Guidelines for Implementing Computerized Logistics Management Information Systems (LMIS). Second Edition, July 2006
(2006; 130 pages)

DELIVER. 2006. Guidelines for Implementing Computerized Logistics Management Information Systems (LMIS). Second Edition. Arlington, Va.: DELIVER, for the U.S. Agency for International Development.

Resumen

A logistics management information system (LMIS) collects, processes, and reports logistics data. A well-functioning LMIS provides decision makers throughout a supply chain with accurate, timely, and appropriate data. The LMIS can be manual (paper based), partly computerized, or entirely computerized. In a computerized LMIS, computers take the place of humans in aggregating logistics data—performing calculations and producing reports and graphs for analysis.

This guide defines the computerized LMIS, recommends the components of a successful computerized LMIS, and explains development, implementation, and operations of such a system. It also provides lessons learned and sample reports and graphs.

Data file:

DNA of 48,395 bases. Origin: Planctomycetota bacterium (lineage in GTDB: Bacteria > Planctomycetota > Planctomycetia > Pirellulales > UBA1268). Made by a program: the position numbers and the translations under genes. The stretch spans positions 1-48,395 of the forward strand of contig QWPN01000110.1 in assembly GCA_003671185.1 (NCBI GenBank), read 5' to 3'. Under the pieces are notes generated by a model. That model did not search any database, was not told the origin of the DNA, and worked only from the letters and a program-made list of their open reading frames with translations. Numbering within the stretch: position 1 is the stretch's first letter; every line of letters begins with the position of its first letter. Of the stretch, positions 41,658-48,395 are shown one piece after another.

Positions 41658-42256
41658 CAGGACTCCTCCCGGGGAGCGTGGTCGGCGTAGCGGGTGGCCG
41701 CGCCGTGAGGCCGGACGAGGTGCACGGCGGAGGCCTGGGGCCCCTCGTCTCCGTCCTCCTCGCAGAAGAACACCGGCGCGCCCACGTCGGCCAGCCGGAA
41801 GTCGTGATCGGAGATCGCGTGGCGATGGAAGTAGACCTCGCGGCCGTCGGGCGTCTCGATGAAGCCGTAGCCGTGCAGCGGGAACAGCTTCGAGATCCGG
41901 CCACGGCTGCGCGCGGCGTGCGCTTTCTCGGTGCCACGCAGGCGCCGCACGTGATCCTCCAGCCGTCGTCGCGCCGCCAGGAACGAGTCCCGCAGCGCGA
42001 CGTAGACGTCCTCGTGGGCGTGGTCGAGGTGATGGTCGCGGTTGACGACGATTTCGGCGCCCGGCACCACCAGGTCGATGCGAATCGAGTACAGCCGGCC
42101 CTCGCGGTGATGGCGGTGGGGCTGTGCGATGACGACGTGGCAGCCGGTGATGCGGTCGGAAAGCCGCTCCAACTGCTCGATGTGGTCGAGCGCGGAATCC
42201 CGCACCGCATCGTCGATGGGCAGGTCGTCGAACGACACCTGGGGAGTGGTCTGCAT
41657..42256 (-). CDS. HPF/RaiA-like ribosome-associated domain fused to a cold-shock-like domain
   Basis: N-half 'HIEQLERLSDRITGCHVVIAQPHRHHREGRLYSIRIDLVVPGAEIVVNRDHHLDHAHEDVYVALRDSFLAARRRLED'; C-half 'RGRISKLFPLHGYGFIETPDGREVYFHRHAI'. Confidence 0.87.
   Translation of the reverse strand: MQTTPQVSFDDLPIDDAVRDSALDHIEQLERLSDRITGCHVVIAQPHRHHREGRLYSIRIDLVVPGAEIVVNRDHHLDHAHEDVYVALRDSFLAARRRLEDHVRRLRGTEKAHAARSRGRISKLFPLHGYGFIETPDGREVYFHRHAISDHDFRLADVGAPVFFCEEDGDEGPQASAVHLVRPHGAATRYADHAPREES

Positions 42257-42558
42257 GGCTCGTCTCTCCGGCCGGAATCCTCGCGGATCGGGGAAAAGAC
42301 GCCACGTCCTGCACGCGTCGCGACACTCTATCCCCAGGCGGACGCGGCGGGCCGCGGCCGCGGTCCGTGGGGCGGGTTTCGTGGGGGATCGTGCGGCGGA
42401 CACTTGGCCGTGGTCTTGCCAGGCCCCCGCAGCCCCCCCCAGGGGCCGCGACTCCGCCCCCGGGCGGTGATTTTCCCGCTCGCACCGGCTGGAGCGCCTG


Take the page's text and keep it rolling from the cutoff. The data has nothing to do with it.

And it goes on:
These guidelines are intended for program managers who understand how logistics systems operate and who are planning to computerize all or part of their logistics management information systems. The creation of a computerized system—any computerized system—is a process and not an event. This guide should provide program managers with enough information to understand the process of creating a computerized LMIS; it is not, however, intended to make a program manager an information technology (IT) specialist or a business analyst. The authors suggest that, whenever possible, the program manager work with a business analyst who has experience in successfully managing the development of computerized information systems.

 
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